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Profiles
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Profiles
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MCC
History
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t was the spring of
1987 and things
looked somewhat bleak
for the fall opening of
Middlesex Community College's
new Lowell campus.
Tucked into rented office space at the
Wannalancit Mills Building, there was
no furniture, no supplies, and barely
any employees, save one: Molly Sheehy.
The former Lowell schoolteacher had
just landed the job of outreach
coordinator for the suburban Bedford
community college's foray into an
urban landscape.
Sheehy wasn't exactly sure what she
had gotten herself into, looking at an
empty office devoid of even a
telephone. Later that morning, she was
invited to lunch by the college's dean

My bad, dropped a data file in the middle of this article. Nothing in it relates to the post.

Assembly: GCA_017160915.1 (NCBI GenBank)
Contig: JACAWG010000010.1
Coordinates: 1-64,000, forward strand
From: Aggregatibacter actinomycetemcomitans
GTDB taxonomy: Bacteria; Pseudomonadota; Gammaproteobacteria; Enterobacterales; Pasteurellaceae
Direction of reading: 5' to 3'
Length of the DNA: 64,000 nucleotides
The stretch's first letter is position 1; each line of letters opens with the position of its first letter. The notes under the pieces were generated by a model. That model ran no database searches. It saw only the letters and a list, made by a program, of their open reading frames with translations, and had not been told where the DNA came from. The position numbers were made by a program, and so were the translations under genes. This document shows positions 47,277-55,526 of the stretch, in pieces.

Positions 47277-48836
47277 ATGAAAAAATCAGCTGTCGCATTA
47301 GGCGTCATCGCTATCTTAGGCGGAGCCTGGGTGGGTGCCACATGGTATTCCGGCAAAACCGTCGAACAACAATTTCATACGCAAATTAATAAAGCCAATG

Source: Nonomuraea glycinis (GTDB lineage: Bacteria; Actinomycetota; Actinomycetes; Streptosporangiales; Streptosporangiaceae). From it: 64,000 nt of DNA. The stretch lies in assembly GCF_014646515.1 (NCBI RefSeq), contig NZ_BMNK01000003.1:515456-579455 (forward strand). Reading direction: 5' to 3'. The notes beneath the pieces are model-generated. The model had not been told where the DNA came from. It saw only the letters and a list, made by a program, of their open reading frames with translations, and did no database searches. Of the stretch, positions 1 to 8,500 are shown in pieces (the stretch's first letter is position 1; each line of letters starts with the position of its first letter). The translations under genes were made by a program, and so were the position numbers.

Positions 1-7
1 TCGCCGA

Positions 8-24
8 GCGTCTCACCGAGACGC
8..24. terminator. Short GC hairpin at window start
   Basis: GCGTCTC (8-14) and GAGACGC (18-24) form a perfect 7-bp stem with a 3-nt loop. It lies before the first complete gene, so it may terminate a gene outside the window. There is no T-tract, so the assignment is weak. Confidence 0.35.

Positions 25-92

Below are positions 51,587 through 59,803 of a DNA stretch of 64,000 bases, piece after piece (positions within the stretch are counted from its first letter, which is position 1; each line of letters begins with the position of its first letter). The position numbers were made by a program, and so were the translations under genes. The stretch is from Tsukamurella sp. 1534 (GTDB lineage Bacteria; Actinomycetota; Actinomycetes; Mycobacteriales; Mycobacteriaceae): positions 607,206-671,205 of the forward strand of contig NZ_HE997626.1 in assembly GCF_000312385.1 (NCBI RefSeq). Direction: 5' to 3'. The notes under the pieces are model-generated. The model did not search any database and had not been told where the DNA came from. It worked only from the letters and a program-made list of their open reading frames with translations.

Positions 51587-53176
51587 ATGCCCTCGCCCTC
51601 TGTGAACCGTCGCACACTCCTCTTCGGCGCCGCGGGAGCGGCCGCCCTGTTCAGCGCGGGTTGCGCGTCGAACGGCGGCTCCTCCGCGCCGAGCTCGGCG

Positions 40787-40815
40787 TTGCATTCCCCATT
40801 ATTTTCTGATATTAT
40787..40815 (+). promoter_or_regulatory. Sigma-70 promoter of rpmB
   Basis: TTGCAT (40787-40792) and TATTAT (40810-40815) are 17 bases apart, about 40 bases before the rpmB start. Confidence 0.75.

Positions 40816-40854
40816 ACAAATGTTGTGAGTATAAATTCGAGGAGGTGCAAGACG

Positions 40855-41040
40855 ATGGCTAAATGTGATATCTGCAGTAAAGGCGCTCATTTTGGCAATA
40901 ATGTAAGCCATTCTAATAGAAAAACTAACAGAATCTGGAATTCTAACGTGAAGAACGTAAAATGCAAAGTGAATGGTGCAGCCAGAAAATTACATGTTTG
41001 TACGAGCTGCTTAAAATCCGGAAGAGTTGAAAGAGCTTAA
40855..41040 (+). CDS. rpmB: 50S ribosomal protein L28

of business. Carole Cowan wanted to
welcome Sheehy to the MCC fold and
help her chart a plan for the college's
new Lowell campus.
Now, 25 years later, Sheehy has retired
from the various positions she has held
since 1987, and MCC has since become
part of the fabric of downtown Lowell.
Indeed, many people cannot recall a
time when Middlesex was not in
downtown Lowell. But it was not a
path easily traveled.
Cowan, now president of the college,
remembers the pressure mounted by
then-Gov. Michael Dukakis, who was
insistent that MCC open its Lowell
campus. The pressure from external
forces was so great, recalled Cowan,
that some were even considering
closing the college's Bedford campus
and moving everything lock, stock and
barrel to Lowell.
"There was a strong belief by many at
that time that the community college
MCC Celebrates 25 Years
in Downtown Lowell
I
Middlesex, then and now: Faculty and staff from the Bedford and Lowell campuses gathered
on the City Building steps for Opening Day 2012. Lowell faculty and staff (inset) launched
MCC's urban campus in 1987.
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